Americans harbor a number of inaccurate and unsubstantiated beliefs regarding cancer — particularly those Americans who are most at risk of developing the disease. The finding is the result of a recent study by the American Cancer Society and published in the journal Cancer.
The study centered on a telephone survey and the responses of random Americans with no prior diagnosis of cancer to 12 inaccurate or unlikely statements about cancer risks, some of which have recently been circulated as email hoaxes. Two-thirds of the survey participants correctly identified 7 of the 12 statements as false, but more than 25% of those interviewed identified 5 of the 12 statements as true. Among other survey findings were the following:
- 67.7% believed the risk of cancer death in the U.S. is increasing.
- 38.7% believed that living in a smoggy city put them at greater risk for lung cancer than smoking one pack of cigarettes per day.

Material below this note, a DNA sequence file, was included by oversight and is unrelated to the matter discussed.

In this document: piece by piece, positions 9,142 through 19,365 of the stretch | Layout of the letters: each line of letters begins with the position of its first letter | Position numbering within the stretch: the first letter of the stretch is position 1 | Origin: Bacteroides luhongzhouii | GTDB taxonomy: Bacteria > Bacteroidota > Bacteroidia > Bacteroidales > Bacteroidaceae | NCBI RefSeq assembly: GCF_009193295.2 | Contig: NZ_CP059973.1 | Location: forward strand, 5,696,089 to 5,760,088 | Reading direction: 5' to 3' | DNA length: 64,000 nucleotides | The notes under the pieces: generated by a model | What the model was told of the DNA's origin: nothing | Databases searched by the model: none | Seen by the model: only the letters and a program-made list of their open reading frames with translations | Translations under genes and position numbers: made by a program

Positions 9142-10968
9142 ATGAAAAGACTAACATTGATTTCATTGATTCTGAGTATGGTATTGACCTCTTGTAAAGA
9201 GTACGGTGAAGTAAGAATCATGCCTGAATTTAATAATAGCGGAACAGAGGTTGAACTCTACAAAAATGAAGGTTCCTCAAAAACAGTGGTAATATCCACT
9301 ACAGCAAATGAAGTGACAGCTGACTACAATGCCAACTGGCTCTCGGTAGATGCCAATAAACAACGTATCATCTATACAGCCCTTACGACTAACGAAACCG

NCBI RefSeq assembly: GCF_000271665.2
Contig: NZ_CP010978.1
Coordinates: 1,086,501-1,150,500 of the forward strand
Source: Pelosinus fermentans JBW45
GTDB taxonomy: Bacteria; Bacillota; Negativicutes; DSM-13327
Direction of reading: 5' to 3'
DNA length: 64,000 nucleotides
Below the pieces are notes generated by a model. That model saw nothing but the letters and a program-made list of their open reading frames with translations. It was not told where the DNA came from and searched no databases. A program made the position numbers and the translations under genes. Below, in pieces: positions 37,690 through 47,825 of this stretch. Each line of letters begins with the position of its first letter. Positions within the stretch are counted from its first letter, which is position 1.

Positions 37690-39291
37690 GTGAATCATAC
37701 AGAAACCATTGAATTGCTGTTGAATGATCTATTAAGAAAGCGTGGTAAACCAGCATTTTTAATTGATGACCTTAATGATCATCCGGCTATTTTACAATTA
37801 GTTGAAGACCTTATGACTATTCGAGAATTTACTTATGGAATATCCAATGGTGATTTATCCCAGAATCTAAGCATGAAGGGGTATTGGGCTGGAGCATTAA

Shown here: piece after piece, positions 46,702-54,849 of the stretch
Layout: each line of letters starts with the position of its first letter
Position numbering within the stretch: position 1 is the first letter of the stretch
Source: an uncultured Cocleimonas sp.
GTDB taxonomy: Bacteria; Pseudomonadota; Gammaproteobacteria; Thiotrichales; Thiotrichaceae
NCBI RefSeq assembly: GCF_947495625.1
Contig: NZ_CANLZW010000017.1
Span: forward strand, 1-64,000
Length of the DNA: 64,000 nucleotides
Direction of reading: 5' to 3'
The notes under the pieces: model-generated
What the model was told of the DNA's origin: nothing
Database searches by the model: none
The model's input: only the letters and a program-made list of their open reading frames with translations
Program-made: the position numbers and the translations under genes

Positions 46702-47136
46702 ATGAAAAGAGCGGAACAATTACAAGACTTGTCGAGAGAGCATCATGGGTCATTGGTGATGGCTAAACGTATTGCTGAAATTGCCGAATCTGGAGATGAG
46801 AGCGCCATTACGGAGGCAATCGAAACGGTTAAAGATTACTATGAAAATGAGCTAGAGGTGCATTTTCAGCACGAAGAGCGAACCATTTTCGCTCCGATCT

- 14.7% thought that shampoo, deodorant, and antiperspirants could cause cancer.
- 6.2% thought underwire bras could cause breast cancer.
Overall, researchers report that respondents who were male, older, non-white, less educated and of lower income were most likely to hold inaccurate beliefs about cancer.
Previously on the D.C. Metro Area Medical Malpractice Law Blog, we have posted articles related to:
- Finding trustworthy medical information online
- Tips for a successful mammography
- A popular heart imaging scan found to carry a cancer risk
- Young female smokers face a higher breast cancer risk
- Summer skin cancer prevention guidelines
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